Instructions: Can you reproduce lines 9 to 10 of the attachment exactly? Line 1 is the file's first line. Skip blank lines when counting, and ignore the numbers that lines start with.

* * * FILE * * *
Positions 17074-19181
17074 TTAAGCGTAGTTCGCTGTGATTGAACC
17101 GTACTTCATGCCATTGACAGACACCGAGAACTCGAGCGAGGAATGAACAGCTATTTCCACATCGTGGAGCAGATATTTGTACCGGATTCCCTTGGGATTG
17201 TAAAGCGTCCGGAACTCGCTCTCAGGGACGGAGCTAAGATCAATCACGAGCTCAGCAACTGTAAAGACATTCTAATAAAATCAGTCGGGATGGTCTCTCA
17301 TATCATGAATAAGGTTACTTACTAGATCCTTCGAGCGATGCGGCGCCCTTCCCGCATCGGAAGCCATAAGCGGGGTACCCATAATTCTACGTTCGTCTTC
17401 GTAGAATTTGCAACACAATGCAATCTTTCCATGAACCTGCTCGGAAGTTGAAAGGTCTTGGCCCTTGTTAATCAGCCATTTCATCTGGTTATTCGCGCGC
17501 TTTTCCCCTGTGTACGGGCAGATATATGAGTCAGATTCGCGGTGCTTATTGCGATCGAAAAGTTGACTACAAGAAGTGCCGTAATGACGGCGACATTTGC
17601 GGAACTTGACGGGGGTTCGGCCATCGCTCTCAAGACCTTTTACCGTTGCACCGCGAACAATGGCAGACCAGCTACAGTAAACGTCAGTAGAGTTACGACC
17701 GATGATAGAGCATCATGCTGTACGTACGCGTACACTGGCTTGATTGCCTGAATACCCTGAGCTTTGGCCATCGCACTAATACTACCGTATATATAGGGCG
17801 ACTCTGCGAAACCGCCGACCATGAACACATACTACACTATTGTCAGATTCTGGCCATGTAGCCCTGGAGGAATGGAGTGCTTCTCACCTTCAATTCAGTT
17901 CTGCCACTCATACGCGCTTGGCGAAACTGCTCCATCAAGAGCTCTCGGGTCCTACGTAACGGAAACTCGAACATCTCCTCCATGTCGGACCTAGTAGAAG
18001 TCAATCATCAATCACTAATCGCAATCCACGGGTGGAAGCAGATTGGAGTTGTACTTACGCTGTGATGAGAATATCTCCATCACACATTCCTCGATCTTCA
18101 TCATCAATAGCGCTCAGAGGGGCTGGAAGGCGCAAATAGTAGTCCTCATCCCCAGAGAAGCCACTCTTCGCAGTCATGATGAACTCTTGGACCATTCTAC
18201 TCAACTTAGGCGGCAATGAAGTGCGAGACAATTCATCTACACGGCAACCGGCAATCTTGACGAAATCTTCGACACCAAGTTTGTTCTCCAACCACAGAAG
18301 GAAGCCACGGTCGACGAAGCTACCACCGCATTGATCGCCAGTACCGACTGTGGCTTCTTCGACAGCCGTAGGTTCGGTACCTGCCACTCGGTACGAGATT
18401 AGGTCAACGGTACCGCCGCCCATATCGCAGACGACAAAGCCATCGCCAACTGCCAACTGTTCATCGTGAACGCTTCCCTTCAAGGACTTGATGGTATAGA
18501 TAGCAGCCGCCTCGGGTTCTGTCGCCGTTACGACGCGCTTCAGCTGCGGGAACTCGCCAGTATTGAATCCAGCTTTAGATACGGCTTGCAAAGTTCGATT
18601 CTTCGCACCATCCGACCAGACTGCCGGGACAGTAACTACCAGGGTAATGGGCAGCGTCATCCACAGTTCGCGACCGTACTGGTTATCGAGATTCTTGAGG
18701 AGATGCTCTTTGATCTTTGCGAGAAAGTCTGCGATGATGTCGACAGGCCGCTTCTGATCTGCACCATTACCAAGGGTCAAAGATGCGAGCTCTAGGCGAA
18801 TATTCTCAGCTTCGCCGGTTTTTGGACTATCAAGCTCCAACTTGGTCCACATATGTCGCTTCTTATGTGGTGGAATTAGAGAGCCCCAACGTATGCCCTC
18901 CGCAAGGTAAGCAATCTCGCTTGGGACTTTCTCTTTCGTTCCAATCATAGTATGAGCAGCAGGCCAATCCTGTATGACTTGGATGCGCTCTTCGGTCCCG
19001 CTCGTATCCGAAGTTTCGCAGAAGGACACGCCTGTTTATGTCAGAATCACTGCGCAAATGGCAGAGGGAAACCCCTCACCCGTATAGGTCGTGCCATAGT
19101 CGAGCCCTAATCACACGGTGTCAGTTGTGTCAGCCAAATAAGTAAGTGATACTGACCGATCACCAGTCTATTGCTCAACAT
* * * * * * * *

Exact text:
17701 GATGATAGAGCATCATGCTGTACGTACGCGTACACTGGCTTGATTGCCTGAATACCCTGAGCTTTGGCCATCGCACTAATACTACCGTATATATAGGGCG
17801 ACTCTGCGAAACCGCCGACCATGAACACATACTACACTATTGTCAGATTCTGGCCATGTAGCCCTGGAGGAATGGAGTGCTTCTCACCTTCAATTCAGTT